Philadelphia, Pa., Feb 22, 2018 / 14:01 pm America/Denver (CNA).
St. John Paul II’s encyclical Fides et ratio will mark its 20th anniversary this year, on Sept. 14. Archbishop Charles Chaput of Philadelphia reflected on the encyclical in his essay “Believe that you may Understand” in the March 2018 issue of First Things.
Making the case that the 1998 encyclical on the relationship between faith and reason was a “prophetic” document which “confronts the crisis of truth within the Catholic Church herself,” the archbishop warned against “faddish” theology. Vigorous philosophy and good theology are, rather, mutually enriching. “Knowledge of the truth expands our freedom to love,” Archbishop Chaput said.
In an interview with CNA, he spoke more about the encyclical’s relevance for today.
How can the average Catholic benefit from Fides et ratio, 20 years after its publication?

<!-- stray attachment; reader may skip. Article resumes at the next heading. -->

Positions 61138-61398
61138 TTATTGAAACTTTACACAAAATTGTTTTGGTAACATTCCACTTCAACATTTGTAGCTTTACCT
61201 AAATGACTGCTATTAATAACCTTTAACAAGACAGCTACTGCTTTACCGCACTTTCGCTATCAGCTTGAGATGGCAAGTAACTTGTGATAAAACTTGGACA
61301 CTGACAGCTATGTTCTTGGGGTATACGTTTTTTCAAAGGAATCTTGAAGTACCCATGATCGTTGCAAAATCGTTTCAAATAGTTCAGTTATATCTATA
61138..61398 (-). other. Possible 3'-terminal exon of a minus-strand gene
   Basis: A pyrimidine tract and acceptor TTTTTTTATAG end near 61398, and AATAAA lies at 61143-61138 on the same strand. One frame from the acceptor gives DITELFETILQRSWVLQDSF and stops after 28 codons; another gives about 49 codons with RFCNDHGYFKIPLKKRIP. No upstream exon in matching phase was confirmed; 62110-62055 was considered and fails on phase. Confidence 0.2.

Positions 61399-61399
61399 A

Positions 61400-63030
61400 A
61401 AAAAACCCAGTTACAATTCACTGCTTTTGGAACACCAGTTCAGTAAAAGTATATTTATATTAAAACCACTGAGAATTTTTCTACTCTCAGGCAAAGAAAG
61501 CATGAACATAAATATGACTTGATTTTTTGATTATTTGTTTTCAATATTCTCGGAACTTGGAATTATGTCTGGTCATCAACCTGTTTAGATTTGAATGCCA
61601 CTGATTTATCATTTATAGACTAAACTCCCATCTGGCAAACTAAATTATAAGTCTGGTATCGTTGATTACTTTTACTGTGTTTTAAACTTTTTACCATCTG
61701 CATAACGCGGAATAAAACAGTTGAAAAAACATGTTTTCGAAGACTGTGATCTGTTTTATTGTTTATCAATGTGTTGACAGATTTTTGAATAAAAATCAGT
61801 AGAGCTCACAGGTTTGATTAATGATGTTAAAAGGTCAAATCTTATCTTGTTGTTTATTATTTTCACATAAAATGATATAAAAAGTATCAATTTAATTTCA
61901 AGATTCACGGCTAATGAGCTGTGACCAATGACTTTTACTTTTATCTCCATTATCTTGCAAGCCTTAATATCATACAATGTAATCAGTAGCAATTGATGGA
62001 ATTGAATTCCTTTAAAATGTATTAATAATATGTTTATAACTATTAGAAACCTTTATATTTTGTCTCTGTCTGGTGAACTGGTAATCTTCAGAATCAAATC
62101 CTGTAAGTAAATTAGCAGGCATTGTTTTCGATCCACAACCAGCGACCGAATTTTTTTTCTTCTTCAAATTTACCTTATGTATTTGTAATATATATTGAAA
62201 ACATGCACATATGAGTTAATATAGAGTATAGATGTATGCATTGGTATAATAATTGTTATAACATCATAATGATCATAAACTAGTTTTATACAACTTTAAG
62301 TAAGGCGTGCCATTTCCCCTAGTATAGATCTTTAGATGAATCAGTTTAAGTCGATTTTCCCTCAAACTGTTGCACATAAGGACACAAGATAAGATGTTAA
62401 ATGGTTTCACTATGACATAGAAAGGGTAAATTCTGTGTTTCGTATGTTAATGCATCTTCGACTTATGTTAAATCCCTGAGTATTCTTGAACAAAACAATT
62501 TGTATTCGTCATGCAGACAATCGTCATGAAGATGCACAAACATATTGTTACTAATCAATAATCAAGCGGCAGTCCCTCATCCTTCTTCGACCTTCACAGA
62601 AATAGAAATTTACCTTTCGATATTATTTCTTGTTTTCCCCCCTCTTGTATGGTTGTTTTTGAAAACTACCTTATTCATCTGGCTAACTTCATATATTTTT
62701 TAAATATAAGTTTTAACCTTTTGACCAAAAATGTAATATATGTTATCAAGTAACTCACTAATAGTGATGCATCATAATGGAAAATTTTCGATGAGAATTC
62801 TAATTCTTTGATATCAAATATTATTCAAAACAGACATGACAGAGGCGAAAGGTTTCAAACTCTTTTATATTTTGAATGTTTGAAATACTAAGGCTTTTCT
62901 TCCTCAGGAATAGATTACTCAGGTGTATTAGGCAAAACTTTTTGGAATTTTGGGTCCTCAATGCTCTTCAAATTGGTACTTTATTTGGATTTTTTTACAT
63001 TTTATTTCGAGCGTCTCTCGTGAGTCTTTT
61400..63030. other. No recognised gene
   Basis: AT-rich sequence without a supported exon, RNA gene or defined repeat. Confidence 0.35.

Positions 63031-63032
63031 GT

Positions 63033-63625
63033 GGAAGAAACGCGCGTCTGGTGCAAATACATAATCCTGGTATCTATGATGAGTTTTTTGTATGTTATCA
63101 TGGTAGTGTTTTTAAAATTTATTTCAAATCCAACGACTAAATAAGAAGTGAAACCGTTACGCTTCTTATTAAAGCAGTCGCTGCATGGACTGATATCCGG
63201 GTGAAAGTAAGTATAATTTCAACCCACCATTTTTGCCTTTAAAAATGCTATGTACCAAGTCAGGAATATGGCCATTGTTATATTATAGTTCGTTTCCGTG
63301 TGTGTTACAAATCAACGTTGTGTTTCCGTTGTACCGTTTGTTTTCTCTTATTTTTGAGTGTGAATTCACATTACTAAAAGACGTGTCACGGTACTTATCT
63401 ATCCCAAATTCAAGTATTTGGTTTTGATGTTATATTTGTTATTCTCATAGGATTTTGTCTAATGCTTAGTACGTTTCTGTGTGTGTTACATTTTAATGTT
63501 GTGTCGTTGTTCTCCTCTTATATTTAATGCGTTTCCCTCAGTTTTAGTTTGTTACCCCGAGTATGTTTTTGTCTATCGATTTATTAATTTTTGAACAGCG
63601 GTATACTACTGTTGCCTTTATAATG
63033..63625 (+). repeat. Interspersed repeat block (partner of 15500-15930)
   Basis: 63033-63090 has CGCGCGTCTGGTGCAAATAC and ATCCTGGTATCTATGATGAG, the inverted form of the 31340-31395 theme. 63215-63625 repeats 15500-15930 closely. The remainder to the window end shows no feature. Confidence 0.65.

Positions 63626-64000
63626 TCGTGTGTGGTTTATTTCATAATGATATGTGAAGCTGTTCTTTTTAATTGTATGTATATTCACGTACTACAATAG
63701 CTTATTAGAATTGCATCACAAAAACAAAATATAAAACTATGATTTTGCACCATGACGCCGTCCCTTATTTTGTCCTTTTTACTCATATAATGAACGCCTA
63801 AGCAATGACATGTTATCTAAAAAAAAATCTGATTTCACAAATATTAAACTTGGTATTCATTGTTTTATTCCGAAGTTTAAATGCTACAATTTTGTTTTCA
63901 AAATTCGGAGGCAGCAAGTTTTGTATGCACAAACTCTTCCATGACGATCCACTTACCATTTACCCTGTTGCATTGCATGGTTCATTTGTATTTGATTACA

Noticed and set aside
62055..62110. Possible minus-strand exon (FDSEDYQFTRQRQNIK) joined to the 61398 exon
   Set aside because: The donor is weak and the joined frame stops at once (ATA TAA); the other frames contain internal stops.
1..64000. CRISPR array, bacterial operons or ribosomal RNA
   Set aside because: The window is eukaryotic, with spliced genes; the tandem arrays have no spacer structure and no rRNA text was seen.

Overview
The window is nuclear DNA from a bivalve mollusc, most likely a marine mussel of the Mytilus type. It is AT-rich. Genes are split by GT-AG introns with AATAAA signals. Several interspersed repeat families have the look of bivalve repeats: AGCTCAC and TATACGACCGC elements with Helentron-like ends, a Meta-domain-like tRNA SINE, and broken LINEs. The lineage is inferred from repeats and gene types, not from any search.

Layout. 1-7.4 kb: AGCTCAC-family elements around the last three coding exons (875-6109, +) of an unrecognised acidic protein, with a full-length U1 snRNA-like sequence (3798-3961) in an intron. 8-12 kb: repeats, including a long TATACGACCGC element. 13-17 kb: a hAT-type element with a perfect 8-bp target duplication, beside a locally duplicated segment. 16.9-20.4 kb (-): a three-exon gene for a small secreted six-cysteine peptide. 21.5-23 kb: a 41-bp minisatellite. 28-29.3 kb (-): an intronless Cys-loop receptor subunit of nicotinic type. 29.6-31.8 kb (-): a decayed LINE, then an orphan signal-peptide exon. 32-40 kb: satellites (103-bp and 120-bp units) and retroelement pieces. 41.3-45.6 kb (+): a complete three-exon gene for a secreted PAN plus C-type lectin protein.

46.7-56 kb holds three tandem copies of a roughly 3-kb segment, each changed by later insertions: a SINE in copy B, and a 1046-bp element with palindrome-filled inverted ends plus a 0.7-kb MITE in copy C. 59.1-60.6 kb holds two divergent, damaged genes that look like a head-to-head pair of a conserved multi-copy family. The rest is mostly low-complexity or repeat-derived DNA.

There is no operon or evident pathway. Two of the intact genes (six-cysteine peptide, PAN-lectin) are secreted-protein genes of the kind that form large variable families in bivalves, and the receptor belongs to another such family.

The first thing to know is that it’s not the sort of text you can browse like the Sunday paper. Fides et Ratio takes time to read and absorb. Most people are rightly focused on things like raising a family and earning a living. So a lot of good people may never read it. But that doesn’t lessen its importance for the average believer.
The main takeaway from Fides et Ratio is that learning how to think clearly, with the Church, in a mature and well-informed fashion, is vital. It’s every bit as crucial as feeling our religious convictions deeply. Sentiment isn’t enough, and that directly affects how we understand the role of conscience.
Christian faith is more than good will and kind intentions. Conscience is more than our personally sincere opinions. A healthy conscience needs a strong formation in the commonly held truths of the Catholic community. Without it, conscience can very quickly turn into an alibi machine. The world is a complicated place. It requires sound Catholic reasoning skills rooted in the teaching of the Church.
The trouble is that we’ve now had at least two generations of poor catechesis and very inadequate conscience formation. So when voices tell us to leave today's hot button moral decisions to the “adult consciences” of our people, we might want to agree – ideally – but before we do, we need to examine what exactly that means. We have a great many otherwise successful, credentialed adults who see themselves as Catholic but whose faith education stopped in the sixth grade. Recovering the discipline of good Catholic moral reasoning is urgent.